Novichok poisoning comes despite clean-up costing ‘tens of millions’

New novichok poisoning comes despite clean-up costing ‘tens of millions of pounds’ after Skripals were attacked

  • After Russian spy and daughter were exposed, nine site were part of a clean-up 
  • But Dawn Sturgess and Charlie Rowley fell ill 300 yards from original attack site 
  • It is feared that the novichok to which they were exposed is left over from then 

The multi-million clean up after Russian spy Sergei Skripal and his daughter were poisoned wasn’t enough to stop two others being exposed to the nerve agent. 

Nine locations in and around Salisbury were sealed off after the attack four months ago. 

But Dawn Sturgess, 44, and her partner Charlie Rowley, 45, are fighting for life after they were exposed to the deadly novichok substance in Amesbury on Saturday. 

The clean-up operation after the Skripals were poisoned involved soldiers replacing contaminated paving 

The military help clean up nine locations in and around Salisbury following the novichok attack four months ago

Paramedics wearing hazmat suits work on Mr Rowley before he is loaded into the ambulance

The clean-up is said to have cost ‘tens of millions’ but still wasn’t enough to prevent what is feared to have been an exposure caused by leftover novichok 

Around 190 personnel from the Army and RAF were drafted in to carry out the specialist cleaning of areas in wake of the March posioning. 

The work has involved testing for any remaining traces, removing items which may have been contaminated, chemical cleaning and then retesting.

But footage emerged of Mr Rowley being wheeled into an ambulance by paramedics wearing protective white suits after he was exposed just 300 yards from the restaurant were Skripal was eating when he fell ill.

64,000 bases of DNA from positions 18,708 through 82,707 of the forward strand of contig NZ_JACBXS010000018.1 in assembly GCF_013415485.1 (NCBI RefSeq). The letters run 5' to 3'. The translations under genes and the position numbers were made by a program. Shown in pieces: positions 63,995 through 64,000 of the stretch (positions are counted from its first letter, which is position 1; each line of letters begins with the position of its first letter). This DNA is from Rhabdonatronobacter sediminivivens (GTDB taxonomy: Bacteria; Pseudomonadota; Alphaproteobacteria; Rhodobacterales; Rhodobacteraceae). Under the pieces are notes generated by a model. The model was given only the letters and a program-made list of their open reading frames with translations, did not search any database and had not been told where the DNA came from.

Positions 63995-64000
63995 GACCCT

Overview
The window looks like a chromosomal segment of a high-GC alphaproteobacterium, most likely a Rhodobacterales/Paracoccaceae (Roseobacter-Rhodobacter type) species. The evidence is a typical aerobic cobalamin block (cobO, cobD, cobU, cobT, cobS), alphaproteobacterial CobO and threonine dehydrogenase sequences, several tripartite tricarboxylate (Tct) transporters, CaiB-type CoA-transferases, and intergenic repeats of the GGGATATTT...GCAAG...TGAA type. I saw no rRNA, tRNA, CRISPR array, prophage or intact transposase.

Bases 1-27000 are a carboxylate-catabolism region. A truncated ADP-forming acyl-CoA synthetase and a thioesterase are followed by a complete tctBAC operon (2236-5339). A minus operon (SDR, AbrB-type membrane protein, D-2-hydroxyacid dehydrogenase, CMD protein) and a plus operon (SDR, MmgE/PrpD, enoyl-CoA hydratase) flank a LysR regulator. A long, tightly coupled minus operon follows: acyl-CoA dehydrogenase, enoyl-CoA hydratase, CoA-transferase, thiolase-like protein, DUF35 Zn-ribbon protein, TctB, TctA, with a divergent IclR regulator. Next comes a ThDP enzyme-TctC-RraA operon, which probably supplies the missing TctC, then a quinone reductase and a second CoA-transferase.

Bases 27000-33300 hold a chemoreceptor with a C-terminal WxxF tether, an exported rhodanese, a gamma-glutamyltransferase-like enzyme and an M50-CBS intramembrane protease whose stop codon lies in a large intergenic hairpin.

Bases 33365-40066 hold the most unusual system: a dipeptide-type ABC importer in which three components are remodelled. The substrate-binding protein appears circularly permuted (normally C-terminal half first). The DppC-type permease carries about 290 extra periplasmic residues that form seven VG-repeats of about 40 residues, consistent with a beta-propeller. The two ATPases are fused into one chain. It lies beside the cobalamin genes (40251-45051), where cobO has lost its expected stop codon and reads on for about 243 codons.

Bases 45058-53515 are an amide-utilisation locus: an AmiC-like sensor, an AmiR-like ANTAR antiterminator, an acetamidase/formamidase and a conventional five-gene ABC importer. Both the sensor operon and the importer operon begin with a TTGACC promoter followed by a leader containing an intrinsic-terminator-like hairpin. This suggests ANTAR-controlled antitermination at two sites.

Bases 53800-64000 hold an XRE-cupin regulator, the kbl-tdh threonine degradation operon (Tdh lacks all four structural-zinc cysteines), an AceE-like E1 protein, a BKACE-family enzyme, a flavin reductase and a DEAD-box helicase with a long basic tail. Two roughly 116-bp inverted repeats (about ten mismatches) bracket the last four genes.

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Several places the couple visited or may have visited after they were exposed were locked down by police, including a church and Boots store. Ms Sturgess lives just 300 yards from Zizzi’s where the Skripals ate the day they were poisoned

Soldiers cleaned up nine locations in and around the site of the original incident only for two more people to be poisoned 

Charlie Rowley and Dawn Sturgess have been named as the couple who were exposed to the substance in Amesbury

The sites targeted in the clean-up included three in Salisbury city centre – were sealed off from the public with secure fencing and protected by patrolling police and security guards. 

But it is now feared that this latest exposure to novichok could have been caused by leftovers of the agent from the attack. 

  • Almost half a cup of Novichok nerve agent was used in attack…

    Contaminated items from attempted assassination of former…

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The Maltings shopping precinct – near where former Russian spy Mr Skripal and his daughter Yulia collapsed – was the first sealed off site to reopen on May 21.

The ambulance stations in Salisbury and Amesbury have also since reopened. The Bourne Hill office block, which houses council and police staff, has been decontaminated but is still closed for remedial work.

Soldiers replace ‘contaminated’ paving around the bench in Salisbury where former Russian spy Sergei Skripal and his daughter Yulia fell ill 

A public rubbish bin (pictured) in the corner of Rollestone Street just yards from Ms Sturgess’ home where they frequented was cordoned off by police

Italian restaurant Zizzi and the Mill pub, which were visited by the Skripals the day they collapsed – remain sealed off, as does Mr Skripal’s £350,000 home. 

Also locked down are the Ashley Wood recovery compound where his car was taken, and the home of police officer Nick Bailey who was one of the first on the scene. 

Mr Rowley was lying on his back in a stretcher as the paramedic in a white protective suit pushed it inside as two police officers watched on

The Department for Environment, Food and Rural Affairs expects the clean-up to cost ‘tens of millions’. 

A spokesman for the Prime Minister said Theresa May was aware of the latest incident and Public Health England said it did not believe there was a ‘significant health risk’ to the wider public, although its advice was being reviewed.

A spokesman for Scotland Yard said officers from counter terrorism are working jointly with colleagues from Wiltshire Police regarding the incident in Amesbury. 


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